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06-21-2001, 10:24 PM
Emerging dynasty might be future of NBA
June 19, 2001
By Mike Kahn
SportsLine.com Executive Editor

New stars began to glitter from coast to coast, a dynasty is in the making and new rules might change the face of the game next season.

What else could the NBA want for the 2001-2002 season as it inches its way back into good stead with basketball fans turned off by the lockout of the 1998-99 season and the retirement of Michael Jordan?

Allen Iverson has matured into one of the NBA's brightest stars.(Allsport)

The league bragged about the best attendance figures ever in the postseason and NBC boasted it had the best viewing audience since pre-lockout days. That's all well and good, but not the point.

It's all about basketball and whether we really like what the past season wrought.

The Los Angeles Lakers have established themselves as the team of the new millennium. After polishing off the Philadelphia 76ers in five games, setting an NBA record by stomping through the playoffs at 15-1, and featuring two of the best and most popular players in the game -- Shaquille O'Neal and Kobe Bryant -- coach Phil Jackson has established himself as one of the greatest coaches in all of sports, now owning eight titles in 11 seasons.

Still, nothing makes more sense than if they win a third consecutive title next season to begin referring to it as the Shaq Dynasty, considering the self-proclaimed "Big Historian" claimed his second consecutive NBA Finals most valuable player award last week.

That said, the Sixers were remarkable in their own right, beginning the season 10-0 with Allen Iverson maturing before our very eyes as a player and person to win the scoring title, the steals title, the All-Star Game MVP and the regular season MVP award. Larry Brown finally earned a much-deserved coach of the year award, and this team stood toe-to-toe with the Lakers for the better part of five games despite suffering from numerous broken bones and being woefully undermanned.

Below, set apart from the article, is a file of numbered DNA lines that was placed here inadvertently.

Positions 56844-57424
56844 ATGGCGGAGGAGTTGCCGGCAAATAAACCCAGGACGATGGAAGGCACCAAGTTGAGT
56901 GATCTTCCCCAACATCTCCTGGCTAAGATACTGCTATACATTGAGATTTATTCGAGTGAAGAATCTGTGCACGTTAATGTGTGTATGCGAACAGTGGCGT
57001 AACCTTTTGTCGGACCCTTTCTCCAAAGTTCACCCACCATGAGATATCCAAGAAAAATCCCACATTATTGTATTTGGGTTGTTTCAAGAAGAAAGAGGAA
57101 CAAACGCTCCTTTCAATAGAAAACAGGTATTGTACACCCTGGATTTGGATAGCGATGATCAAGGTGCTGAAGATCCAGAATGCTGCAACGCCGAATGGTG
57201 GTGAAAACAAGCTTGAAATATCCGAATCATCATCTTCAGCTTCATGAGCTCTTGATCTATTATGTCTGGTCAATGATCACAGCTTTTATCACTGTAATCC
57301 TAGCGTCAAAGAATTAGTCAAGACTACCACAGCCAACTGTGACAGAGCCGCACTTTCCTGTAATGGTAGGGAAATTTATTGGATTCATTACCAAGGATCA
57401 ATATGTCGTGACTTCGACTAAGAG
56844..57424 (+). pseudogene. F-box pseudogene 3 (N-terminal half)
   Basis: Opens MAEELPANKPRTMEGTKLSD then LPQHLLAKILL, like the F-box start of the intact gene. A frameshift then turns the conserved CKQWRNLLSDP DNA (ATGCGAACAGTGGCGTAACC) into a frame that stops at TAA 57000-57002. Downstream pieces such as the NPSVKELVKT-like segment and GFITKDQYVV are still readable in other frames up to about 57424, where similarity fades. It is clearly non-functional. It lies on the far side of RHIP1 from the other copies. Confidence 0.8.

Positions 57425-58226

We also saw Tracy McGrady single-handedly carry the Orlando Magic into the playoffs and gave us the revelation that Vince Carter now is known as Tracy McGrady's cousin, rather than the other way around. McGrady, who chose to leave Toronto with free-agent status, did not have the good fortune of Grant Hill at his side, despite both bolting for Orlando to play for Doc Rivers. Hill required a second surgery on his ankle, but is expected to be in grand shape for next season.

Carter did lead the Toronto Raptors into the second round, only to lose in Game 7 to the Sixers, and Carter drew criticism for attending his college graduation at North Carolina the morning of the decisive game. More important is the future of the franchise as center Antonio Davis seems determined to be yet another free agent on the move this summer.

Coach George Karl took the Milwaukee Bucks to a Central Division title and gave his team every chance to knock out the Sixers, but couldn't compete with the way Iverson kept raising his game. Nonetheless, Ray Allen proved he's not just an actor with game, he's an NBA superstar with plenty of weapons, and this will be a fun team to watch as Karl carries a new contract of $7 million a season plus ownership of the Bucks to set a new standard for coaches.

Along the way, Charlotte coach Paul Silas silenced his critics -- including Pat Riley who had accused Silas of being a lazy assistant with the Knicks -- and stunningly swept Riley and the Miami Heat in the first round. Jamal Mashburn also earned a measure of satisfaction with his new team after all the, uh, heat he took as an underachiever in Miami. Young point guard Baron Davis is the emerging star on the Hornets.